Alive and Kicking: Australian, L.A.-based electronic project RÜFÜS DU SOL are not used to playing stadiums. They’ve performed in big venues around the world – prestigious theaters and arenas. But they were dipping their toes into deeper waters when they were booked to play the Banc of California Stadium. When they sold 70,000 tickets in three days, and then a second date was confirmed, and then a third, it was clear that something big was happening.

It felt like a longshot to get to play a stadium,” says Tyrone Lindqvist, one of the three members alongside Jon George and James Hunt. “But you know, we’ve been doing this for 10 years and we’ve been steadily growing. We were hopeful that we could do one stadium, and I think they held two shows. Then we found out that the first one sold out while we were getting coffee on our way to the studio. We were so excited. I wasn’t that hopeful that we’d get to do two. So that was surreal. To get to do three, I’m not sure what to make of that anymore.”

It’s a just reward for steady progress since forming in 2010. They did hit the ground running with the 2013 debut album Atlas, which Lindqvist describes as a “very hopeful record.” But their evolution has been staggering. 

“I feel like we were learning we’d been in Berlin [for second album Bloom] and we were trying to create the sounds that we were hearing in the clubs from acts that were in Europe,” he says. “We weren’t good enough producers to be able to clearly replicate the things that we wanted to do. But us falling short ended up in its own little realm. Then by the third record, I feel like there’s more vulnerability. We were better as producers, to be able to take what was in our brains and hearts and translate it to music. John and James in particular are such amazing producers, and it’s just really fun to be in a studio with them it’s like a playground. They’re able to translate an idea that we are conceptualizing into reality very fast.”

It helps that they’re such an incredible team; during production, each member plays an equal role, with each able to take their turn with songwriting, sound design, drum programming, and anything else that comes up. The third album, Solace, came out three years ago but they were still in the touring cycle for it when the pandemic and lockdown hit.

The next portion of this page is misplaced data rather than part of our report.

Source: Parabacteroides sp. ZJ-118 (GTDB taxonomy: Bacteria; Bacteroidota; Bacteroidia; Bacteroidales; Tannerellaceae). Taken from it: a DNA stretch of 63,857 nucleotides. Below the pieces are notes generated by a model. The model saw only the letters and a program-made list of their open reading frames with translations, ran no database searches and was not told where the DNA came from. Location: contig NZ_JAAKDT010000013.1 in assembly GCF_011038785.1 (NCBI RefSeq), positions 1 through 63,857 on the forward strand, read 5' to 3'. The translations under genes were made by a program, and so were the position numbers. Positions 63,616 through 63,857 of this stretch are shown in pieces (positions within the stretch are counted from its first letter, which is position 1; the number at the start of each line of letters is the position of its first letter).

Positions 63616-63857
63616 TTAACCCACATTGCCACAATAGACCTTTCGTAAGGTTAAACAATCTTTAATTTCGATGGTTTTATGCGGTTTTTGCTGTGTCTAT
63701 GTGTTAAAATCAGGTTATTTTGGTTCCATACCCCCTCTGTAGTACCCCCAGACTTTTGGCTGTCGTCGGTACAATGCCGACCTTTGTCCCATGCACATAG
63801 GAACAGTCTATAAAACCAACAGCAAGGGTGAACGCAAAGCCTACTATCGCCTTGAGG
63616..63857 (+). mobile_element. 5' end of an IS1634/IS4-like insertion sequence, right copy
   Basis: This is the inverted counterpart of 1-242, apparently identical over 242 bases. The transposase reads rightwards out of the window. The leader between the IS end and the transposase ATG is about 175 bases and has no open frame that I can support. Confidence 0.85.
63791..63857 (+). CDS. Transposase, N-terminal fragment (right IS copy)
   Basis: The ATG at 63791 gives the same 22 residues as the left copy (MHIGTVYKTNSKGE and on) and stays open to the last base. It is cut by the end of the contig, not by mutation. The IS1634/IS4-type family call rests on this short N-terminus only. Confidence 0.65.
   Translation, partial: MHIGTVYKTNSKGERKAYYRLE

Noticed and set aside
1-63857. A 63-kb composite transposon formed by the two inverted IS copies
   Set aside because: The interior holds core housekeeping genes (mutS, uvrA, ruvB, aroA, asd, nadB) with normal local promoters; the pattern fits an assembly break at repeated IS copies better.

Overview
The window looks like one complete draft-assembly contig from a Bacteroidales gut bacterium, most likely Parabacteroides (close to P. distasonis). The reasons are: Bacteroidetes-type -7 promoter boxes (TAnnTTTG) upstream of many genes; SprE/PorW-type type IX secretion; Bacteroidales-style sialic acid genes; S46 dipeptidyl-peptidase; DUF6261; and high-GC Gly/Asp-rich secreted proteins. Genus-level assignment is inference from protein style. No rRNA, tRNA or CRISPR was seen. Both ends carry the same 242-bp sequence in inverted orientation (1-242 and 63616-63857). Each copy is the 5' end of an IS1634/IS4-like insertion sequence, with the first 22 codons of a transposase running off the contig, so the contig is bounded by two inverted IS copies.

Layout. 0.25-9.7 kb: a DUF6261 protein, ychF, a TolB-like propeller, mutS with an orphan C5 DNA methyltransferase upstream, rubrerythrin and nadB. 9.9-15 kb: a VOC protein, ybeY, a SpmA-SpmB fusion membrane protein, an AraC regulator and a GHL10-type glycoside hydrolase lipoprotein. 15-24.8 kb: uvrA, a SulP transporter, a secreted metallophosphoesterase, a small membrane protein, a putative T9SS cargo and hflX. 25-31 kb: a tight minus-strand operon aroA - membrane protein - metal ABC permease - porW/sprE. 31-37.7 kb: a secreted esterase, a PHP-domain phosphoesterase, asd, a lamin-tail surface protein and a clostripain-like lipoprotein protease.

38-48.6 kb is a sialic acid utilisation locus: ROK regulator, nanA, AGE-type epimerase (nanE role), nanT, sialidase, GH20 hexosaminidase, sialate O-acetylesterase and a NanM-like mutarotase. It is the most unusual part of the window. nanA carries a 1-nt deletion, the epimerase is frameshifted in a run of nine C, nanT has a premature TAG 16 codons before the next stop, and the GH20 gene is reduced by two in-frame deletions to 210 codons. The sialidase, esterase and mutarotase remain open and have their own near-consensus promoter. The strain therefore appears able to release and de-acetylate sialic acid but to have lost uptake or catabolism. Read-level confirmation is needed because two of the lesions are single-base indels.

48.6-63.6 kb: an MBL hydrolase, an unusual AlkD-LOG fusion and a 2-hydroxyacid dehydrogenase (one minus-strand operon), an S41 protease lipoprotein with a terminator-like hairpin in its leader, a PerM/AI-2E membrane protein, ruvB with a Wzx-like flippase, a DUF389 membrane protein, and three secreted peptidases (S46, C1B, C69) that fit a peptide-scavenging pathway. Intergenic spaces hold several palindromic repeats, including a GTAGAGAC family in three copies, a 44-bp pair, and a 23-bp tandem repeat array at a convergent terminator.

“I see the whole rollout as a bit of a miracle for us really,” says Lindqvist. “I know that’s sideways, but I think we’ve been together as a band for 10 years. We’d written our third record, we’d undergone a lot of change, we’d moved over to L.A., and I’m a father and married. So a lot has changed in the last 10 years and we as friends and bandmates have had to reconnect. Remind ourselves what it is that we do this for. The pause in the middle of an album cycle because of COVID was a big gift for us because it let us slow down and rethink where we wanted to go, who we wanted to be. But of course, it was really sad to be in the middle of playing some of our biggest shows.”

In March of 2020, just before COVID had us all locked down, the band released a live album, Live From Joshua Tree. The California spot, Lindqvist says, is a special place for them and the recorded show turned out as good as they had hoped.

“It’s been a special place for us since we came over here,” he says. “We’ve done a lot of writing sessions out there, and it’s just got this special place in our hearts. It’s close enough to L.A. We’d been there for Thanksgiving weekends with a bunch of our friends, and got a house. It’s just so immersive with the sky. So expansive and clear. The stars really illuminate through the blackness of the sky, and it feels really magical out there. You feel like you’re on Mars or something. It feels surreal and fun, and when we were talking about where we wanted to do the show, that was one of the first places.”

So the build-up to their forthcoming fourth album has, against all odds, been pretty seamless. The album is called Surrender, due for release on October 22. The first single released was quite appropriately named given world events, “Alive.”